The court observes that a vein cannot be said to exist merely because rock is crushed, shattered, or even fissured, and that what will constitute one must depend somewhat upon the nature of the country in which it is alleged to be found. It fully recognizes that a true vein may be barren in places. but concludes that to allow tha Mammoth Company's claim would amount practically to declaring the whole limestone area to be one vein, thousands of feet wide. After calling attention to the admitted fact that the vein has well-defined boundaries and strike from the south end of lot 38 for about 700 feet, it finds that the same conditions continue to exist from there on in a northwesterly direction outside the limits of the lot, and that the ore bodies found outside those limits are on the strike, and not upon the dip. It calls attention to the almost vertical dip of the vein at specified places, and is of opinion from that and other facts discussed in detail that no dip is shown that could carry a vein from lot 38 to the ore bodies in dispute. It finds its conclusions confirmed by the conduct of the Mammoth Company during all the years of operation in its mine, making a strong argument that it is not necessary to recite. [213 U.S. 72, 77]   The counsel for the Mammoth Company contends that the supreme court of Utah based its judgment upon assays and a definition that fails to recognize that a vein may be a vein, although it is in soft rock, like limestone, where the walls of the fissures have been eaten into by the mineralizing solutions, and although the surface water has leached the valuable mineral constituents from the upper portion down into the vein. But the abridged statement that we have made of the material part of its reasoning shows that assays played but a small part, and that definitions played no important one in leading to the conclusion. On the contrary, most, if not all, of the findings that we have stated, deal with pure matters of fact. So far as definitions go, the court adopted those that were quoted in Iron Silver Min. Co. v. Cheesman, 116 U.S. 529 , 29 L. ed. 712, 6 Sup. Ct. Rep. 481. It is true that it expressed the opinion that there is a difference between a lode sufficient to validate a location and an apex giving extralateral rights. But, without intimating agreement or disagreement with this view (Lawson v. United States Min. Co. 207 U.S. 1 , 52 L. ed. 65, 28 Sup. Ct. Rep. 15), it is enough for us to say that it was not necessary to the result. The court was against the Mammoth Company on the facts, it did not accept its theory of leaching, etc., but was of opinion that the ore deposits were made within originally narrow boundaries by the mineral solutions rising through the main fissure from the deep.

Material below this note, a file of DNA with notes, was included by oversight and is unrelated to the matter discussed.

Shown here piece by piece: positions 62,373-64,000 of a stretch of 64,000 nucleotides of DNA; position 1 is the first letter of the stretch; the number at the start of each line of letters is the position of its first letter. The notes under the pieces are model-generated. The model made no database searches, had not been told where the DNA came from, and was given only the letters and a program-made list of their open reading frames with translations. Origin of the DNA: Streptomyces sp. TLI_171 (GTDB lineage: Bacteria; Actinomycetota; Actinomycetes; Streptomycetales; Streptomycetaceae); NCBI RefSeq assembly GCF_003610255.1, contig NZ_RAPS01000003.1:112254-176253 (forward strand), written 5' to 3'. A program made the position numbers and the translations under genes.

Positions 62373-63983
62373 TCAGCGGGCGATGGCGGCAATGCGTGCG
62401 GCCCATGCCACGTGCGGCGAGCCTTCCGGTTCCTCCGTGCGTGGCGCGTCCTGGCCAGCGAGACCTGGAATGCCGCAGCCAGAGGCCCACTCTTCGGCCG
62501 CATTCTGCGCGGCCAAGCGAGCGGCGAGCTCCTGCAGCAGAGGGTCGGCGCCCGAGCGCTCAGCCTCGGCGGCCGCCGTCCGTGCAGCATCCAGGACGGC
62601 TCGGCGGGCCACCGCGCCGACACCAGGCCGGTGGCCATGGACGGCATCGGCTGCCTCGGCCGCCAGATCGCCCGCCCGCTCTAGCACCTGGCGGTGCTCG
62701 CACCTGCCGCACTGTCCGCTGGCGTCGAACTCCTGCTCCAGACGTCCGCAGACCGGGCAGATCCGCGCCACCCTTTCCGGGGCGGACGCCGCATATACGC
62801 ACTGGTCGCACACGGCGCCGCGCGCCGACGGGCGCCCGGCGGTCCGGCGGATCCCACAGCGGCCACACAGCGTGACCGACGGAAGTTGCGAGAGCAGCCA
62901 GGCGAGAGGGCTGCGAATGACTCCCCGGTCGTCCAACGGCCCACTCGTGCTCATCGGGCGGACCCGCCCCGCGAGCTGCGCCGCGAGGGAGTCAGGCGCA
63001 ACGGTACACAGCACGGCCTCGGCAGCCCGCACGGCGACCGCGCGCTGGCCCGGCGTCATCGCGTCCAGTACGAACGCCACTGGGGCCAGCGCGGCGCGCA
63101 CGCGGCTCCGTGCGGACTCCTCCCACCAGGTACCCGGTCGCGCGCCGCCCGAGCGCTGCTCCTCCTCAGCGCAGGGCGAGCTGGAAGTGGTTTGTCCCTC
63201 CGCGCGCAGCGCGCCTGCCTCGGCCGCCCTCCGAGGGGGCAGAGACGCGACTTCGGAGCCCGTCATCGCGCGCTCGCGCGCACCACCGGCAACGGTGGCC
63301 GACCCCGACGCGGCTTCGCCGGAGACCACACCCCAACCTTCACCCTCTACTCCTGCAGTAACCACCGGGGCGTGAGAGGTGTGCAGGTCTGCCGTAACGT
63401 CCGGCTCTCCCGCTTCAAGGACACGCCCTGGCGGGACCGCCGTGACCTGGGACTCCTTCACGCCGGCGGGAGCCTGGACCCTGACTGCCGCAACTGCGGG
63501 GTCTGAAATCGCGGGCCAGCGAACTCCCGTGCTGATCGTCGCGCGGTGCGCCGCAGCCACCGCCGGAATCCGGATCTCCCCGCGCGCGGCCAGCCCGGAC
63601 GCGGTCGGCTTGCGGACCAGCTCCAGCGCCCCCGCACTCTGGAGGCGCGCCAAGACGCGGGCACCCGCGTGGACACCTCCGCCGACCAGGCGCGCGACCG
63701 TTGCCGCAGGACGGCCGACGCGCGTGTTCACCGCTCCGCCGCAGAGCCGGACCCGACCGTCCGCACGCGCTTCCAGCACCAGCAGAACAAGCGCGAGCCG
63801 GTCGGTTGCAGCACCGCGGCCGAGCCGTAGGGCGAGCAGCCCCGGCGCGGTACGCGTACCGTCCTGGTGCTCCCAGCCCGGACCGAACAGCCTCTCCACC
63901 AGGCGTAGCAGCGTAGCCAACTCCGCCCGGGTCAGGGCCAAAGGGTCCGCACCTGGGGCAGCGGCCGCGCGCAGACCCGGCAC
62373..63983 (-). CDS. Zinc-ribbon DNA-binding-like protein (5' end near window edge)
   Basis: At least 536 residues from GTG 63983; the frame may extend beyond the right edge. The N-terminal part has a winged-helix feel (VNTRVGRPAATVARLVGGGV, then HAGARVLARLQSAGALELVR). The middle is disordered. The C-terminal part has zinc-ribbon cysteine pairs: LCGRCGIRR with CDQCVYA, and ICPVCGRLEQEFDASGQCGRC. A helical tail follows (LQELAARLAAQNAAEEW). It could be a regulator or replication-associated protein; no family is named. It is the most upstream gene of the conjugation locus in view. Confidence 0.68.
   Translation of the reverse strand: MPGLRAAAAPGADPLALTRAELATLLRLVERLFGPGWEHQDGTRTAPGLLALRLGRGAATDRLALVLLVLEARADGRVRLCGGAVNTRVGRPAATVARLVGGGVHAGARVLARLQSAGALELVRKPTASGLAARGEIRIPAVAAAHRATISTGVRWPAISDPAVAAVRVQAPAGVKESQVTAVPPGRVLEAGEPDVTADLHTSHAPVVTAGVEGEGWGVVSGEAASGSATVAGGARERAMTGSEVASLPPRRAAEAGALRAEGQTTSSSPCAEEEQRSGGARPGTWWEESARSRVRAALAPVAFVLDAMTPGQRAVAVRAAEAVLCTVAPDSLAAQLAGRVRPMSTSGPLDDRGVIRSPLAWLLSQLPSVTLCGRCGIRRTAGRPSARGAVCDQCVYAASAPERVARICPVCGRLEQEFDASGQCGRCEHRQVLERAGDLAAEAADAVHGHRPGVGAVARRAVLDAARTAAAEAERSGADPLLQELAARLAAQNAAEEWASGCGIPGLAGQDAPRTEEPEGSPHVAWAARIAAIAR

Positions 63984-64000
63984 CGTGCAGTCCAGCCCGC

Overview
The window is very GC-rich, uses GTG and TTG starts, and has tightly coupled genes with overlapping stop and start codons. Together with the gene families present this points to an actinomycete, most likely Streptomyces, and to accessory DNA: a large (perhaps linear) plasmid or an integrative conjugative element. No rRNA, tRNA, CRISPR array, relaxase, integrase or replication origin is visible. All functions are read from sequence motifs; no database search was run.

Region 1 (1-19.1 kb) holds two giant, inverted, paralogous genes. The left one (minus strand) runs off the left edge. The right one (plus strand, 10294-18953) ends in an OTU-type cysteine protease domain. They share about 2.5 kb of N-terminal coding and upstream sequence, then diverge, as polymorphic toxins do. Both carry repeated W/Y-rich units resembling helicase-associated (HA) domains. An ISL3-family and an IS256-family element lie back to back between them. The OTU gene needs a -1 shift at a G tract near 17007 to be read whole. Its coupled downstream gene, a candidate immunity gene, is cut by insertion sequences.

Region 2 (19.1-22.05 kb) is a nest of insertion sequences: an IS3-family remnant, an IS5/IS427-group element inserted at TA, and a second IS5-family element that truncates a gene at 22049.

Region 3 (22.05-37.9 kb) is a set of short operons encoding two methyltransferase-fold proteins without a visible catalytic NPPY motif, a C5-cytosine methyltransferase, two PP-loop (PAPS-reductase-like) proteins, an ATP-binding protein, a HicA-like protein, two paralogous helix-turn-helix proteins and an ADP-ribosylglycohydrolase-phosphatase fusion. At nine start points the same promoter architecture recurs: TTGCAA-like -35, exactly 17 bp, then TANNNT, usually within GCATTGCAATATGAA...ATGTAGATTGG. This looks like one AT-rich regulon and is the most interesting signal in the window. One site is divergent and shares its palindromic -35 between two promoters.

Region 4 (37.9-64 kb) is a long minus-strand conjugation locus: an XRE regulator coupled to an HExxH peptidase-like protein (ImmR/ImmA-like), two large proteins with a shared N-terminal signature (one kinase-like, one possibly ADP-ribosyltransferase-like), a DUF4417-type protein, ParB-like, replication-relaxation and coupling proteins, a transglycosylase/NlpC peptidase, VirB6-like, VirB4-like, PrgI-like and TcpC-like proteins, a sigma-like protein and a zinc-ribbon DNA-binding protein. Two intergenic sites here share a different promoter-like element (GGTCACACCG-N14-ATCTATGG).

We deem it unnecessary to discuss the opinion below at greater length, as we think it entirely plain, upon a study of the lengthy and careful discussion, that in presents no question that we can be asked to review. The plaintiff in error makes an elaborate argument upon the evidence that the supreme court was wrong in its findings of fact. We repeat that upon the writ of error we shall not go into such matters. It is enough to say that, upon the facts as found, neither the record nor the opinion presents a Federal question, and that therefore the writs of error must be dismissed.

Writs of error dismissed.